All on the visiting sideline of Gillette Stadium held their breath. Little words were spoken. Most simply gazed near the Jets side of the 40 yard line where ironman Nick Mangold lay facedown in the turf, motionless, surrounded by trainers.
In the fourth quarter of Sunday's 30-23 loss to the New England Patriots, Mangold collapsed to the turf when his head collided with the stomach of Patriots linebacker Jamie Collins. After remaining belly-down, Mangold was slowly turned over and taken off the field. The Jets feared the worst.
Monday, they got some good news.
X-rays on Mangold's neck came back negative. While the six-time Pro Bowler is sore, he'll be ok.
"Well, (there's) not as much (concern) as it would've been if the x-rays showed something else," Jets coach Todd Bowles said via teleconference Monday. "I don't know the time table on him getting better. I just know it's not as bad as we thought it was.
"He's sore, he has to get treatment and everything else and see if it loosens up."
While Mangold's status for this Sunday's game against the Oakland Raiders is a bit up in the air, the fact the center won't miss any extensive time had all associated with the Jets breathing a collective sigh of relief. For nearly a decade, Mangold has been an anchor on the Jets offensive line, a leader on and off the field, and one of the best interior offensive linemen in the NFL.
Aside from his six Pro Bowl honors, Mangold has been an AP all-pro twice, and last year finished as Pro Football Focus' second-ranked center.
"Nick is obviously our field general as much as (quarterback) Ryan Fitzpatrick is," Jets guard Willie Colon said. "His ability to put the line in a place where we can be effective, make the right calls, he's everything for us. He's pretty much a coach on the field. His value is huge. I don't think anybody can replace him."
Speaking via conference call, Fitzpatrick echoed a similar message as Colon. While this season is the first the quarterback and center have worked together, their chemistry has developed awfully quick. Mangold knows what Fitzpatrick is thinking, and vice versa. The two working together to identify an opponent's blitz and rush formations is a big reason Fitzpatrick has been sacked just four times this year, the lowest total in the NFL.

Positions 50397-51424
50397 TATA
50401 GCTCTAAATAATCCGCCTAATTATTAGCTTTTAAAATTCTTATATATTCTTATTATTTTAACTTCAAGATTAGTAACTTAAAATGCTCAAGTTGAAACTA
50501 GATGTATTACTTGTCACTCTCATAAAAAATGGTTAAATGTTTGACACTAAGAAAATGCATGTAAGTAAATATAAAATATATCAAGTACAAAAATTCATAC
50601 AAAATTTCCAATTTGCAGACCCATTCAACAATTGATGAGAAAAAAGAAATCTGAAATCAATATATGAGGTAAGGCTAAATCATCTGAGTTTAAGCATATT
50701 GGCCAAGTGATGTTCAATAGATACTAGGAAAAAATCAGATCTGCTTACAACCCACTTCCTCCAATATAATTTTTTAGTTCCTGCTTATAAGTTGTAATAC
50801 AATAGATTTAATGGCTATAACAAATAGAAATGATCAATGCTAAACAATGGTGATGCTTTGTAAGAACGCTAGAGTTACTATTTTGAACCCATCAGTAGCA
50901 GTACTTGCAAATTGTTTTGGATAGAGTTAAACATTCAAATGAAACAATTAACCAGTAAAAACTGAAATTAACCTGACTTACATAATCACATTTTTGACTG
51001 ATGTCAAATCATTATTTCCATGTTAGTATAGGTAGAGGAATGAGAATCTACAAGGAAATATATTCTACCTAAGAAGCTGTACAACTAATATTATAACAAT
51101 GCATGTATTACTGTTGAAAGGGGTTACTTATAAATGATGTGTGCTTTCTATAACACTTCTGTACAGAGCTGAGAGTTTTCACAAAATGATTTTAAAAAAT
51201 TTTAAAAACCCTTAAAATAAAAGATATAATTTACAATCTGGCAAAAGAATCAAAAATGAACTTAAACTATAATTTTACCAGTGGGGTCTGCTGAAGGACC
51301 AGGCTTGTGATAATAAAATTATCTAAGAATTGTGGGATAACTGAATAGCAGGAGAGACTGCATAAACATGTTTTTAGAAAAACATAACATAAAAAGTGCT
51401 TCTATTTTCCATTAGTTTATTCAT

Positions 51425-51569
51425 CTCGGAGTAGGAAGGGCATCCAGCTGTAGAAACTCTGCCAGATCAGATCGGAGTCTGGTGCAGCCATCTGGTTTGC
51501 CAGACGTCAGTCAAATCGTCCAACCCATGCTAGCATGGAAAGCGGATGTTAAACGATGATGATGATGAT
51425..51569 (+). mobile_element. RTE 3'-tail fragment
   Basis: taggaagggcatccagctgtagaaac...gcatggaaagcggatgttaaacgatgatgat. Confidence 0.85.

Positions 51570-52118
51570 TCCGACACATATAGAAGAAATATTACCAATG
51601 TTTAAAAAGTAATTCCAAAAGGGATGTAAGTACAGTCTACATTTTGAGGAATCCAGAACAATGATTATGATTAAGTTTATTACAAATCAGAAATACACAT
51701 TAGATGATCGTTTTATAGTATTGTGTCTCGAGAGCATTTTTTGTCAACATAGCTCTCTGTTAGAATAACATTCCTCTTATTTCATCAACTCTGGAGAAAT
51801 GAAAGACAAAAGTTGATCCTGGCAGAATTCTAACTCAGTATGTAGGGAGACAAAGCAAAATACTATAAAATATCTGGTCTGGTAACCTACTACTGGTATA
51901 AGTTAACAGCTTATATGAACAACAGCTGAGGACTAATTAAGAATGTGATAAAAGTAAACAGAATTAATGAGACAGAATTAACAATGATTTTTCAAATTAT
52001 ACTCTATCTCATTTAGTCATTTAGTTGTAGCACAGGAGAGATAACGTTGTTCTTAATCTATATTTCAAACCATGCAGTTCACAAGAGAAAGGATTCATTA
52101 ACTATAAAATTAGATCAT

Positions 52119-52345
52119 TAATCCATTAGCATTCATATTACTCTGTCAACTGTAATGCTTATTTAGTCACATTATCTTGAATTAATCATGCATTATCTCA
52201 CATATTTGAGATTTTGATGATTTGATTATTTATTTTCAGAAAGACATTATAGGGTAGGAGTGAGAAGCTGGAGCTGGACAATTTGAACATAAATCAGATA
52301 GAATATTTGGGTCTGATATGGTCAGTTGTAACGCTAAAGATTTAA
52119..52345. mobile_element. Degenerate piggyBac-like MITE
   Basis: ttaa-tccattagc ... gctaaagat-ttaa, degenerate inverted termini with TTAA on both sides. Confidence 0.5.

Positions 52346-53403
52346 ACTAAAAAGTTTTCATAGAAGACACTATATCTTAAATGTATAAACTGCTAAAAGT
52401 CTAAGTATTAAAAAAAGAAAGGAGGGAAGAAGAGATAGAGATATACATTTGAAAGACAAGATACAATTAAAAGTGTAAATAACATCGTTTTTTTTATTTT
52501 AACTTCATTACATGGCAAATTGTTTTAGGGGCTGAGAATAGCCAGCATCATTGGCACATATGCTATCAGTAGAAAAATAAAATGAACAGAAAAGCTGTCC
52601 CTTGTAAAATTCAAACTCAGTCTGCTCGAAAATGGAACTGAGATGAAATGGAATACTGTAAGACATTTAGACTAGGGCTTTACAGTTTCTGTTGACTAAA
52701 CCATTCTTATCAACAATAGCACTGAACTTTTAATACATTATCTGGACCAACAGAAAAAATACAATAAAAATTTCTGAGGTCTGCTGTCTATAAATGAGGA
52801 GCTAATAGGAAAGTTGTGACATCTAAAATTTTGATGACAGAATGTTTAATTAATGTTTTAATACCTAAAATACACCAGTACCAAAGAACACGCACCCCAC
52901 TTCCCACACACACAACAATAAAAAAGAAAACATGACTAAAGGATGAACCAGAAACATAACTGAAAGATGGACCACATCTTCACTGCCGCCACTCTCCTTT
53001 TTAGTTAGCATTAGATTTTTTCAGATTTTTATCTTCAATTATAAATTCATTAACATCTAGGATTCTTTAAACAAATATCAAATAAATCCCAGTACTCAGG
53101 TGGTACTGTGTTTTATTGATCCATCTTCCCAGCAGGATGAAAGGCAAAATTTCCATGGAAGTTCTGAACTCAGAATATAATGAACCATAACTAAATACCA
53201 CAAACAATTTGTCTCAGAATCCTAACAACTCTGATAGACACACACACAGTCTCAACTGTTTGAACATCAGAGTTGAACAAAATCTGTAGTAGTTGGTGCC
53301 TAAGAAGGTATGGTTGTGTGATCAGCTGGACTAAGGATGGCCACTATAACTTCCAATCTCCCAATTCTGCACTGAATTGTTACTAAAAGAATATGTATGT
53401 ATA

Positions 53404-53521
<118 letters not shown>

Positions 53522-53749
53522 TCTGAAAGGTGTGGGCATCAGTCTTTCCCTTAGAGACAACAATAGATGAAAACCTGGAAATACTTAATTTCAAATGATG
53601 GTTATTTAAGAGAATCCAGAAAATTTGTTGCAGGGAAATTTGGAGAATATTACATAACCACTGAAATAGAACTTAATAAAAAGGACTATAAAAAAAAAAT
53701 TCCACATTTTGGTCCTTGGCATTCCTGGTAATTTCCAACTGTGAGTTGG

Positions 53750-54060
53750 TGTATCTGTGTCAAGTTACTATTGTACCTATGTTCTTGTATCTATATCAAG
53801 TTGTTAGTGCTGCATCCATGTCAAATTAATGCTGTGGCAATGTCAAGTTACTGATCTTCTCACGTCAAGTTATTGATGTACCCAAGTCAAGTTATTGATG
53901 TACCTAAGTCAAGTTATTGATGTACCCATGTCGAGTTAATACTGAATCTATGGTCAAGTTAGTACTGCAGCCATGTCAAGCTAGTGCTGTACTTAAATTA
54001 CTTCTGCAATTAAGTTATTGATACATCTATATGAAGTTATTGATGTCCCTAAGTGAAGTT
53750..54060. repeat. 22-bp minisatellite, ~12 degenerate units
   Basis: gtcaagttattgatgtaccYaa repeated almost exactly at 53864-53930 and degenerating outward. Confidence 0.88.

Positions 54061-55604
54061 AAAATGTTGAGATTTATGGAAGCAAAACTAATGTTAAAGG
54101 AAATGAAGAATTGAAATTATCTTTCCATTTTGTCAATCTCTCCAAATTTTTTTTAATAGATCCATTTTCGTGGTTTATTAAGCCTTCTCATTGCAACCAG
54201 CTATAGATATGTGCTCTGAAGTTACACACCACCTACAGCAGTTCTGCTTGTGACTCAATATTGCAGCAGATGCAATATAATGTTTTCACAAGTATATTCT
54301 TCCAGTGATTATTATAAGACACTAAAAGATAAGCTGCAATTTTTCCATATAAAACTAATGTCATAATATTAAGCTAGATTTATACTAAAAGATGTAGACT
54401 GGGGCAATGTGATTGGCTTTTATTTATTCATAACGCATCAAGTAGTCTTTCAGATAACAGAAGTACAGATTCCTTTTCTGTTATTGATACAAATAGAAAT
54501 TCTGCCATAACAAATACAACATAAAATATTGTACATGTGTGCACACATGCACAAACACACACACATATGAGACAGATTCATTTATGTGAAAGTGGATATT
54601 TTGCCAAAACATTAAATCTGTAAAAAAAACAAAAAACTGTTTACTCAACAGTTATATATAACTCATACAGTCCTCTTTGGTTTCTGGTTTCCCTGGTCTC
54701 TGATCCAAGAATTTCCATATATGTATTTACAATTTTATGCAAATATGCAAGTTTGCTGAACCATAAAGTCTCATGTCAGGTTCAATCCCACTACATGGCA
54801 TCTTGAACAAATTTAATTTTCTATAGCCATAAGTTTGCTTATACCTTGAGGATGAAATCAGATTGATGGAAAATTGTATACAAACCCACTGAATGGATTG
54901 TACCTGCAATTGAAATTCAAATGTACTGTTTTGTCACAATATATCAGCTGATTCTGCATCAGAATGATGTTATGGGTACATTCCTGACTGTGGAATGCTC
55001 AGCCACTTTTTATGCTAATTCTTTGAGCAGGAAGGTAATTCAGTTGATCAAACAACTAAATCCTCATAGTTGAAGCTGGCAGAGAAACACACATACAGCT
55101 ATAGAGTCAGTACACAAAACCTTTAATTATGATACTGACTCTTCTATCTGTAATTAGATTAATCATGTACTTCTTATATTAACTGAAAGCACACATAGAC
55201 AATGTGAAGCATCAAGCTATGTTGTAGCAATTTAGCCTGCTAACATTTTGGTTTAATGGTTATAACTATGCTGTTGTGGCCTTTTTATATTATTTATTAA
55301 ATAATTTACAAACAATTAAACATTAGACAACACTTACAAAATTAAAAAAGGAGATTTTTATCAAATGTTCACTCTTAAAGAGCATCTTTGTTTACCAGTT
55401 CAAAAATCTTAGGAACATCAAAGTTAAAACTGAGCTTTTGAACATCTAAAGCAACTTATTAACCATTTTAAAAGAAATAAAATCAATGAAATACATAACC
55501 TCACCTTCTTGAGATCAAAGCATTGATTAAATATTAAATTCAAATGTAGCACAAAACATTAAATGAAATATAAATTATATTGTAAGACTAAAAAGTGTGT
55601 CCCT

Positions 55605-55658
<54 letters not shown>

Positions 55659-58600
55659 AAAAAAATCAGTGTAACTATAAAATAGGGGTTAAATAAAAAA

Fitzpatrick said it was tough seeing Mangold fall to injury on Sunday, but was happy to see him at the team's facility Monday walking around.
"He saves my butt a lot, too," Fitzpatrick said. "If they're getting in different types of looks we're able to communicate and sometimes I can lean on him to get everything straight up front, especially in the hostile road environments.
"He means a lot to our team. He means a lot to the guys up front in terms of the communication aspect."
More Injury News
While the Jets exited their matchup with the Patriots relatively healthy, there were a few injuries of note. Aside from Mangold, Bowles confirmed that safety Calvin Pryor sprained his ankle, running back Chris Ivory had a tight hamstring and cornerback Buster Skrine injured his finger.
Bowles said all would be "okay," but it was too early to get a sense if anyone would be ready for Oakland.
Stevan Ridley getting closer
The Jets were close, awfully close, to activating running back Stevan Ridley prior to Sunday's game, but elected not to. Bowles said that it ended up coming down to a numbers game, and the team felt comfortable facing the Patriots with just Ivory and Zac Stacy active.
"It was fairly close at the time," Bowles said. "But we didn't feel like it was necessary to use him at that time. So, we put up a bunch of other guys that we thought we would have needed."
Bowles attempted, again, to explain his decision to not use any timeouts on the Patriots final drive. Bowles, again, failed to provide any clarity. Here's his quote on why no timeouts were called:
"(The Patriots had) all positive plays. Had we stopped them at any shorter time, then we could have used a timeout, we could have used it. They were all positive plays on their side, not on our side, so it was really hard to do."
Minor news and notes
- Bowles said he thought punter Steve Weatherford did "okay" considering the circumstances, adding that he knew he was going to be a "little rusty." Bowles seemed optimistic that Ryan Quigley would be able to go against the Raiders.
- Safety Jaiquawn Jarrett, who as waived/injured due to an ailing shoulder and knee, cleared waivers and was subsequently placed on the Jets injured reserve.
- It seems like the blame for the third-and-17 letup by the Jets is going to fall on safety Deon Baily. On Monday, Bowles said he "could have played it better."
- On the Jets final play, Bowles said there was no chance Geno Smith, despite having a strong arm than Fitzpatrick, would have been put in the game to throw a few deep. Bowles said he was too "cold" to realistically get it down the field.